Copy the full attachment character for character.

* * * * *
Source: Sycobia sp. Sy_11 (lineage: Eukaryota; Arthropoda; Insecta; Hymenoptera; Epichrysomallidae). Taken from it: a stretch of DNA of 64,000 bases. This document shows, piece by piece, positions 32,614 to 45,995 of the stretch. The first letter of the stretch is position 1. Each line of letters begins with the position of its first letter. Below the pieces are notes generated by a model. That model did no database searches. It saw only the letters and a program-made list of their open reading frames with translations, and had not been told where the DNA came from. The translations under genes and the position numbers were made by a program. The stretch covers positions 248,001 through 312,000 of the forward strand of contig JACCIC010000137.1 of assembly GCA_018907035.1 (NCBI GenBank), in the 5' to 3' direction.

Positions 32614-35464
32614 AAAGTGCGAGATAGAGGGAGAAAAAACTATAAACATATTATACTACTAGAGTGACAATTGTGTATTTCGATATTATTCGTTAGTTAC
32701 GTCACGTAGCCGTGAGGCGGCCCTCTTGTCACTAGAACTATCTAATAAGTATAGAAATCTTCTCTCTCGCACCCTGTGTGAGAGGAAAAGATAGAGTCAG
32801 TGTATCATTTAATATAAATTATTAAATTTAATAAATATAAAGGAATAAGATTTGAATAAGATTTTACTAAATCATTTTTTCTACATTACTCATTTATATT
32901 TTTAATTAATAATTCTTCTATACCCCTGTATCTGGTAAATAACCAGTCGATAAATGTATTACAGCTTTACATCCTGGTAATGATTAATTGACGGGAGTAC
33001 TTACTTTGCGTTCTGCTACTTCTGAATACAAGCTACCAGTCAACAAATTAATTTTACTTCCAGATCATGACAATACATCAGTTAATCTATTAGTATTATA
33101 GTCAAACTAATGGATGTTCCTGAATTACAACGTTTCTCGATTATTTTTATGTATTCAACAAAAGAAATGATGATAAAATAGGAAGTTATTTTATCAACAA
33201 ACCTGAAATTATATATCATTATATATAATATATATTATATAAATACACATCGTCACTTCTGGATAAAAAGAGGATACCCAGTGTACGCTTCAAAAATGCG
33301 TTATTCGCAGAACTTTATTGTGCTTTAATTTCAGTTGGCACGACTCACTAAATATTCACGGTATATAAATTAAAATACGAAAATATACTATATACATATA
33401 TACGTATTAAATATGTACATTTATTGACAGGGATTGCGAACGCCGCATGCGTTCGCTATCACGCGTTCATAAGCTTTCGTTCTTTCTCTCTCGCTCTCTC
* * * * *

Source: Sycobia sp. Sy_11 (lineage: Eukaryota; Arthropoda; Insecta; Hymenoptera; Epichrysomallidae). Taken from it: a stretch of DNA of 64,000 bases. This document shows, piece by piece, positions 32,614 to 45,995 of the stretch. The first letter of the stretch is position 1. Each line of letters begins with the position of its first letter. Below the pieces are notes generated by a model. That model did no database searches. It saw only the letters and a program-made list of their open reading frames with translations, and had not been told where the DNA came from. The translations under genes and the position numbers were made by a program. The stretch covers positions 248,001 through 312,000 of the forward strand of contig JACCIC010000137.1 of assembly GCA_018907035.1 (NCBI GenBank), in the 5' to 3' direction.

Positions 32614-35464
32614 AAAGTGCGAGATAGAGGGAGAAAAAACTATAAACATATTATACTACTAGAGTGACAATTGTGTATTTCGATATTATTCGTTAGTTAC
32701 GTCACGTAGCCGTGAGGCGGCCCTCTTGTCACTAGAACTATCTAATAAGTATAGAAATCTTCTCTCTCGCACCCTGTGTGAGAGGAAAAGATAGAGTCAG
32801 TGTATCATTTAATATAAATTATTAAATTTAATAAATATAAAGGAATAAGATTTGAATAAGATTTTACTAAATCATTTTTTCTACATTACTCATTTATATT
32901 TTTAATTAATAATTCTTCTATACCCCTGTATCTGGTAAATAACCAGTCGATAAATGTATTACAGCTTTACATCCTGGTAATGATTAATTGACGGGAGTAC
33001 TTACTTTGCGTTCTGCTACTTCTGAATACAAGCTACCAGTCAACAAATTAATTTTACTTCCAGATCATGACAATACATCAGTTAATCTATTAGTATTATA
33101 GTCAAACTAATGGATGTTCCTGAATTACAACGTTTCTCGATTATTTTTATGTATTCAACAAAAGAAATGATGATAAAATAGGAAGTTATTTTATCAACAA
33201 ACCTGAAATTATATATCATTATATATAATATATATTATATAAATACACATCGTCACTTCTGGATAAAAAGAGGATACCCAGTGTACGCTTCAAAAATGCG
33301 TTATTCGCAGAACTTTATTGTGCTTTAATTTCAGTTGGCACGACTCACTAAATATTCACGGTATATAAATTAAAATACGAAAATATACTATATACATATA
33401 TACGTATTAAATATGTACATTTATTGACAGGGATTGCGAACGCCGCATGCGTTCGCTATCACGCGTTCATAAGCTTTCGTTCTTTCTCTCTCGCTCTCTC